What is "Charmeuse" - Definition & Explanation
Last Updated on: 02-Apr-2023 (1 year, 20 days ago)
Share on FacebookShare on Twitter
Charmeuse is a luxurious and elegant fabric that is commonly used in the textile industry. It is known for its smooth and lustrous appearance, with a distinctive drape and a silky feel. The term "charmeuse" refers to both the specific type of fabric and the weaving technique used to create it.

Charmeuse is typically made from silk, although synthetic fibers such as polyester are also used to produce more affordable versions. The fabric is characterized by its satin weave, which has a shiny, smooth front surface and a dull back surface. This weave gives charmeuse its signature luster and allows it to drape beautifully on the body.

One of the key features of charmeuse is its exceptional softness and smooth texture. The fabric has a luxurious hand feel, which makes it highly desirable for creating high-end garments, lingerie, and eveningwear. The smooth surface of charmeuse also gives it a unique sheen, enhancing its visual appeal and adding a touch of sophistication to any design.

Charmeuse is known for its excellent draping qualities. It flows gracefully and clings to the body, making it a popular choice for garments that require fluid movement or a fitted silhouette. The fabric is often used in creating bias-cut designs, as it can easily adapt to the natural curves of the body and create flattering lines.

Due to its delicate and luxurious nature, charmeuse is primarily used in high-end fashion and couture. Many renowned fashion designers incorporate charmeuse in their collections to create glamorous and elegant garments. Designers like Christian Dior, Coco Chanel, and Giorgio Armani have frequently utilized charmeuse to enhance the luxuriousness and sensual appeal of their creations.

Silk charmeuse, in particular, is highly sought after by luxury fashion brands and discerning consumers. Some of the top users and manufacturers of charmeuse include esteemed fashion houses like Versace, Oscar de la Renta, and Gucci. These brands often use charmeuse in their collections for creating sophisticated evening gowns, flowing blouses, and sensual lingerie.

Apart from high-end fashion, charmeuse is also utilized in the production of luxury home textiles such as bedsheets, pillowcases, and draperies. Its softness and elegant drape make it a popular choice for creating opulent and indulgent home d?cor items.

When working with charmeuse, it is important to note that its delicate nature requires special care. It is a fabric that is prone to snagging and requires gentle handling during cutting, sewing, and laundering. Dry cleaning is often recommended to maintain the fabric's luster and integrity.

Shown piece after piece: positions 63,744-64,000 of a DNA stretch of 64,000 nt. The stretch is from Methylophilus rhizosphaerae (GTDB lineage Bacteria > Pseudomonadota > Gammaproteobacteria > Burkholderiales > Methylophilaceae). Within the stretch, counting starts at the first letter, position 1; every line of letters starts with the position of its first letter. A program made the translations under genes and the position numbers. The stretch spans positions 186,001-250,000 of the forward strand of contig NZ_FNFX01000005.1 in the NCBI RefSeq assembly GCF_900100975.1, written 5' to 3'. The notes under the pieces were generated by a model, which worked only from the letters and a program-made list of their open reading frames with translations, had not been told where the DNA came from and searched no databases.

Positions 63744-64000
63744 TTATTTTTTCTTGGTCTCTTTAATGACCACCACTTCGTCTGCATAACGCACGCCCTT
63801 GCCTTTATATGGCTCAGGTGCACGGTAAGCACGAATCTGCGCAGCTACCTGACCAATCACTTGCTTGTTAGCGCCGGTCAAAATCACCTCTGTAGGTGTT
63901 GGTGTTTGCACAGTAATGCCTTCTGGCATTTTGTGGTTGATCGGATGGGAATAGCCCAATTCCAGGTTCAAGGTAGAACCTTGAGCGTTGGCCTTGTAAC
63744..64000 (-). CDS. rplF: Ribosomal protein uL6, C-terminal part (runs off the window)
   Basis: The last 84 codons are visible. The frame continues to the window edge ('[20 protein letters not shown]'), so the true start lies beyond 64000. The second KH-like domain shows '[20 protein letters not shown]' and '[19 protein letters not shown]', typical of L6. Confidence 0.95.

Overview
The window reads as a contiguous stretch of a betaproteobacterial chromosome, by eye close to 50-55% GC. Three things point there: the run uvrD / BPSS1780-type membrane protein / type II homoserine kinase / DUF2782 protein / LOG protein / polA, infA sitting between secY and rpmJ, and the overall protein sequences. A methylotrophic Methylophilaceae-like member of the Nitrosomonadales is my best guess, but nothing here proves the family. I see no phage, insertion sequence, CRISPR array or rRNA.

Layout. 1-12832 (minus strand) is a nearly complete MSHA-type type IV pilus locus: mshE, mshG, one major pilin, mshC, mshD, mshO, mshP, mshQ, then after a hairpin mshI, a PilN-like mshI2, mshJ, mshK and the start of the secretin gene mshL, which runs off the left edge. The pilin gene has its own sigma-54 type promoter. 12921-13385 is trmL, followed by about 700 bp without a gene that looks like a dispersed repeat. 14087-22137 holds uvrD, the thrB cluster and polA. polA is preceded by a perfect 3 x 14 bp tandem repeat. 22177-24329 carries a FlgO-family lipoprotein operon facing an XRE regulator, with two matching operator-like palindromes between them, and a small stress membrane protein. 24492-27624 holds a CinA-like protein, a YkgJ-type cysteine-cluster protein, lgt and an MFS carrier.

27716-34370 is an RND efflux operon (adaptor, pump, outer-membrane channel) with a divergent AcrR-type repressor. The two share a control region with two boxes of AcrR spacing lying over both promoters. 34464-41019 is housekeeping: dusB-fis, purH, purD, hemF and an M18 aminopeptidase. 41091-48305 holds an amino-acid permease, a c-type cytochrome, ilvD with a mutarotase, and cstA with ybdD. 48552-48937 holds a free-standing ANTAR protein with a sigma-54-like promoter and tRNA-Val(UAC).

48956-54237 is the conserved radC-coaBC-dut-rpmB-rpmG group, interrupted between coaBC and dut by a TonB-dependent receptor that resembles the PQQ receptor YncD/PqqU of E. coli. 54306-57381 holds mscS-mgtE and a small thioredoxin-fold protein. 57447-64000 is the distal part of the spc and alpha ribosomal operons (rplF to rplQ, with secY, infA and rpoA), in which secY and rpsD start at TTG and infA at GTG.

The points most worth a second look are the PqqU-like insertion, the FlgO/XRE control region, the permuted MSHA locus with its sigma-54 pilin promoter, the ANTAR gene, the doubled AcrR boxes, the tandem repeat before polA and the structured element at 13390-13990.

In conclusion, charmeuse is a sumptuous fabric known for its smoothness, luster, and draping properties. It is highly regarded in the world of high fashion and luxury textiles, with renowned designers and brands utilizing it to create stunning garments and home d?cor items. Whether crafted from silk or synthetic fibers, charmeuse continues to be synonymous with elegance and sophistication.
Trade name of silk and silk-like fabrics that are characterized by a shiny, soft, satin-like appearance. Originated as a French lightweight silk that was recognized for it's supreme luster and drapability. Today it is made out of rayon, cotton and manufactured fibers and has a dull back. It is found in a variety of solids and prints.
1. A lightweight silk, cotton or man-made fiber dress fabric that is soft and drapes well. It is smooth, ahs a semi-lustrous satin face and dull back. Hard twist yarn is used for the warp with a crepe yarn filling. It is dyed in the piece or printed.
2. A soft, lustrous finished produced by mercerizing and schreinerizing.

Some other terms

Some more terms:

Figure 47
Desirable changes in wood that provide interesting patterns at the surface. Examples are: flame, crotch (curl, Brit.), burl (burr, Brit.) , curly (tiger stripe, fiddle, fiddleback) and birdseye....
Torque 81
A term applied to a type of nylon yarn which has been through processing to introduce a high level of twist. This creates a yarn with some recovery but without "bulk" associated with texturised...
Gauze 32
Comes in various forms. May be of cotton, wool. silk,rayon or other manmade fiber. Usually plain weave,sometimes leno-weave, occasionallyknitted. Sheer,lightweight. Cotton gauze sometimesused...
Blotch 87
Uneven absorbtion of wood stain due to changing directions of the wood grain at the surface. Some woods such as pine, cherry and maple are prone to blotch. This is sometimes confused with "figure"...
Denier 68
A system of measuring the weight of a continuous filament fiber. In the United States, this measurement is used to number all manufactured fibers (both filament and staple), and silk, but excludes...

Add a definition

Add a definition for a textile term that you know about! Send us an email & tell us:
  • The term you want to define
  • Its definition in 500 words or less
  • Attach an image if necessary.
  • Optionally, tell us about yourself in 200 words or less!

Companies for Charmeuse:

If you manufacture, distribute or otherwise deal in Charmeuse, please fill your company details below so that we can list your company for FREE! Send us the following details:
  • Company name
  • Company address
  • Attach a logo, if necessary.
  • Optionally, tell us about yourself in 200 words or less!

(s) 2024 TextileGlossary.com Some rights reserved. • Sitemap